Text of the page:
Soft Goat's Milk Soap
Yesterday I un-moulded my first batch of goat's milk soap and it is too soft.
I should say that the color come out beautifully creamy white because I followed all the instructions about the frozen milk, temperatures of mixing the oils on 27-30 C and freeze for 2.30 h (it was 30 C when I put it in and went to 0 C), then refrigerated for 4 hours (from 0 C it went to 11 C and stayed there for 2 hours) and because it's temperature stopped rising I took it out from the fridge and let it stay in the mould in my room for 18 hours (from 11 C went to 26 C then came back to 22 C and stay there for 2 hours).
Then I decided to un-mould it. I knew it was not as hard as it should be but I wanted to try some stamping so I took it and cut it. I forgot to mention that I used a wooden mould.
But- here's my problem- The goats milk soap wasn't really hard enough. When I cut it, it just stuck a little bit on my knife, and when I tried to stamp it, it was a disaster because my soap just stuck on the stamp.
So my question is do you think it's going harden anyway now when it's cut and out of the mould?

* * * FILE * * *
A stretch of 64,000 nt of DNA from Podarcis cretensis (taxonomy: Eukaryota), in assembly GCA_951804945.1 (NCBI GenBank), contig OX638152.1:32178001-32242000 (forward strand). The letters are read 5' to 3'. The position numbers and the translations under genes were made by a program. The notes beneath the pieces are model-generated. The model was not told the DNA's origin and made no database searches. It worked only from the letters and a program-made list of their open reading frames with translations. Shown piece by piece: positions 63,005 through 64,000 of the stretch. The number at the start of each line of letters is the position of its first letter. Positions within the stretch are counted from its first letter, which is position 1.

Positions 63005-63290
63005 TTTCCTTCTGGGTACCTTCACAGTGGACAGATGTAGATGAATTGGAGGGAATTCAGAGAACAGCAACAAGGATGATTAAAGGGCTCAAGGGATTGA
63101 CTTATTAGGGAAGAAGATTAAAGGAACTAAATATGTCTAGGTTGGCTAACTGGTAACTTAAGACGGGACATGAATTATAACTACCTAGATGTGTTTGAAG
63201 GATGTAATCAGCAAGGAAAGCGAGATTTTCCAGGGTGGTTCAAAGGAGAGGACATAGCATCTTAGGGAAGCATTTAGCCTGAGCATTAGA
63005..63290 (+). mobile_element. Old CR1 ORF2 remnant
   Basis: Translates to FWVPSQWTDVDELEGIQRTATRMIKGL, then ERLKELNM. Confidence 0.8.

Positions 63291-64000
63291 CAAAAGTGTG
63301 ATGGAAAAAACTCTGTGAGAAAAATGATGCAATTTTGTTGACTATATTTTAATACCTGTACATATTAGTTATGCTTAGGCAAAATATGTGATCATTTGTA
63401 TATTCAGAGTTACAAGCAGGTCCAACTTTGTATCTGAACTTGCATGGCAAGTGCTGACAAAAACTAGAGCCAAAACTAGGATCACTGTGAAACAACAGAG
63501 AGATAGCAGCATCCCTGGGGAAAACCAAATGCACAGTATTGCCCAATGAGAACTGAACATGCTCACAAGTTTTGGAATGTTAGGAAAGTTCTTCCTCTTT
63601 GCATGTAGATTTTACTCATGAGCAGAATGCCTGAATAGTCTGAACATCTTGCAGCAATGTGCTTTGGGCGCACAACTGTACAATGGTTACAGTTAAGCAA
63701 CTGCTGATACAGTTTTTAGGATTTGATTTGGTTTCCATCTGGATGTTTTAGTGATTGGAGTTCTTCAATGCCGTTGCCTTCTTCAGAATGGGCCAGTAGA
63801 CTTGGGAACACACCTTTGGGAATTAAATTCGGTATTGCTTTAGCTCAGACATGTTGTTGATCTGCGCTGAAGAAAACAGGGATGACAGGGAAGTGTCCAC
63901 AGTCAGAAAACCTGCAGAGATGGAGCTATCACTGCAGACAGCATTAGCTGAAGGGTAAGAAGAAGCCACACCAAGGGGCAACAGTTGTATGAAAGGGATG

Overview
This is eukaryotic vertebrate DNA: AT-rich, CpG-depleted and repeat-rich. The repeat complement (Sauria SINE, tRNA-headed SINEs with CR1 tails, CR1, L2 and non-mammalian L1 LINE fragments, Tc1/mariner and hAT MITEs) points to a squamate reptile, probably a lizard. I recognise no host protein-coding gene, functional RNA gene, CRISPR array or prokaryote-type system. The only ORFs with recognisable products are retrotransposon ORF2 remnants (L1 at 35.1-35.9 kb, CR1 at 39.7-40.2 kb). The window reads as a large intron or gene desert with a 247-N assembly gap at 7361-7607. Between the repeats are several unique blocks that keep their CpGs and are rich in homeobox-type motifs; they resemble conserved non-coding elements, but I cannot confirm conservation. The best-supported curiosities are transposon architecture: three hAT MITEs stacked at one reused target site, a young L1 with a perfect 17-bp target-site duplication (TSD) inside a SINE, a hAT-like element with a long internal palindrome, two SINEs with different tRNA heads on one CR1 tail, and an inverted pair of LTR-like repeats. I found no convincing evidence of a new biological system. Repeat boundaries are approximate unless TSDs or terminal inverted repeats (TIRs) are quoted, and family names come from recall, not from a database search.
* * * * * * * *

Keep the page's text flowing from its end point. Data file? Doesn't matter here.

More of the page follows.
For details I've made a 500 g try soap- with recipe of 7% super fat, and decreased amount of water- 30% as % of oils.
The recipe is:
Coconut- 150g- 30%
Palm- 100g- 20%
Goat's milk- 150g
Shea- 10g- 2%
Castor- 25g- 5%
Sorry about the long explanations but I wanted to tell you the details 'cause I know in details lies the truth hahaha
Thank you for your help in advanceAnswer:
Though I haven't run your recipe through a lye calculator, from what you have described, I think your soap will harden just fine given time.
Any soap that doesn't go through the gel phase (and spending time in the freezer or fridge will often stop the gel phase from occurring) will take longer to harden.
I suggest leaving the soap as a full block for longer next time before attempting to cut it and stamp it. Test the soap by pressing your finger into an edge.
If you leave a dent without having placed much pressure on it then it is too soon to cut.
As for stamping the soap, I don't think you need to rush the cutting process in order for the stamping to work. A freshly cut, fully cured block of soap is still quite soft on the inside (unless you've made a very hard type of soap) and should still be able to be stamped on the cut sides.